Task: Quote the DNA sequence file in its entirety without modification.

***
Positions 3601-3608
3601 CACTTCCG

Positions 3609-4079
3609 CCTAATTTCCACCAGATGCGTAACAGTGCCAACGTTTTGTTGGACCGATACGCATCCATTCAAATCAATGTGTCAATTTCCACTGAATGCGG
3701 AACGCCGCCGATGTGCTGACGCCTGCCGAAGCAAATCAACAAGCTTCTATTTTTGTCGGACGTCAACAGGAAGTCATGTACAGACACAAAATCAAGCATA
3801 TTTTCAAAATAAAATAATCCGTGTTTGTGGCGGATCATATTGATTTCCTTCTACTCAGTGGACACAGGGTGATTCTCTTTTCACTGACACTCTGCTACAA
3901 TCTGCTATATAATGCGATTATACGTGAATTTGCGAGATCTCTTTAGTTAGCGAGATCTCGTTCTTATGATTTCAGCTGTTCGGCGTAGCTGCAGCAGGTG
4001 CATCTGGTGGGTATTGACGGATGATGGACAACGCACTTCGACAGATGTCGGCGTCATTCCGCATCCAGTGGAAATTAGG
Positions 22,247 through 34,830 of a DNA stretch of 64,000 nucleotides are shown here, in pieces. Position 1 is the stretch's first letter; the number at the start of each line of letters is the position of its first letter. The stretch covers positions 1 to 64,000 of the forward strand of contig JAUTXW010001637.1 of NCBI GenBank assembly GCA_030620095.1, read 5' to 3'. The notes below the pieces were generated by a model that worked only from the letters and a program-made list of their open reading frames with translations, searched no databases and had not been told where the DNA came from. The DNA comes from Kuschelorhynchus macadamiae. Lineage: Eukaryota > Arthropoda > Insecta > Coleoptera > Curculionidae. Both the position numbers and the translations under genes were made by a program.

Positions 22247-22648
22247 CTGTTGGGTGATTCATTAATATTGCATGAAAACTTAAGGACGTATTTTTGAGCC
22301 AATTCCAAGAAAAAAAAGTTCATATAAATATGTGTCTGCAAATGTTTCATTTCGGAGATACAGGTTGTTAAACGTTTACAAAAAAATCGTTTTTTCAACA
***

Positions 3601-3608
3601 CACTTCCG

Positions 3609-4079
3609 CCTAATTTCCACCAGATGCGTAACAGTGCCAACGTTTTGTTGGACCGATACGCATCCATTCAAATCAATGTGTCAATTTCCACTGAATGCGG
3701 AACGCCGCCGATGTGCTGACGCCTGCCGAAGCAAATCAACAAGCTTCTATTTTTGTCGGACGTCAACAGGAAGTCATGTACAGACACAAAATCAAGCATA
3801 TTTTCAAAATAAAATAATCCGTGTTTGTGGCGGATCATATTGATTTCCTTCTACTCAGTGGACACAGGGTGATTCTCTTTTCACTGACACTCTGCTACAA
3901 TCTGCTATATAATGCGATTATACGTGAATTTGCGAGATCTCTTTAGTTAGCGAGATCTCGTTCTTATGATTTCAGCTGTTCGGCGTAGCTGCAGCAGGTG
4001 CATCTGGTGGGTATTGACGGATGATGGACAACGCACTTCGACAGATGTCGGCGTCATTCCGCATCCAGTGGAAATTAGG
Positions 22,247 through 34,830 of a DNA stretch of 64,000 nucleotides are shown here, in pieces. Position 1 is the stretch's first letter; the number at the start of each line of letters is the position of its first letter. The stretch covers positions 1 to 64,000 of the forward strand of contig JAUTXW010001637.1 of NCBI GenBank assembly GCA_030620095.1, read 5' to 3'. The notes below the pieces were generated by a model that worked only from the letters and a program-made list of their open reading frames with translations, searched no databases and had not been told where the DNA came from. The DNA comes from Kuschelorhynchus macadamiae. Lineage: Eukaryota > Arthropoda > Insecta > Coleoptera > Curculionidae. Both the position numbers and the translations under genes were made by a program.

Positions 22247-22648
22247 CTGTTGGGTGATTCATTAATATTGCATGAAAACTTAAGGACGTATTTTTGAGCC
22301 AATTCCAAGAAAAAAAAGTTCATATAAATATGTGTCTGCAAATGTTTCATTTCGGAGATACAGGTTGTTAAACGTTTACAAAAAAATCGTTTTTTCAACA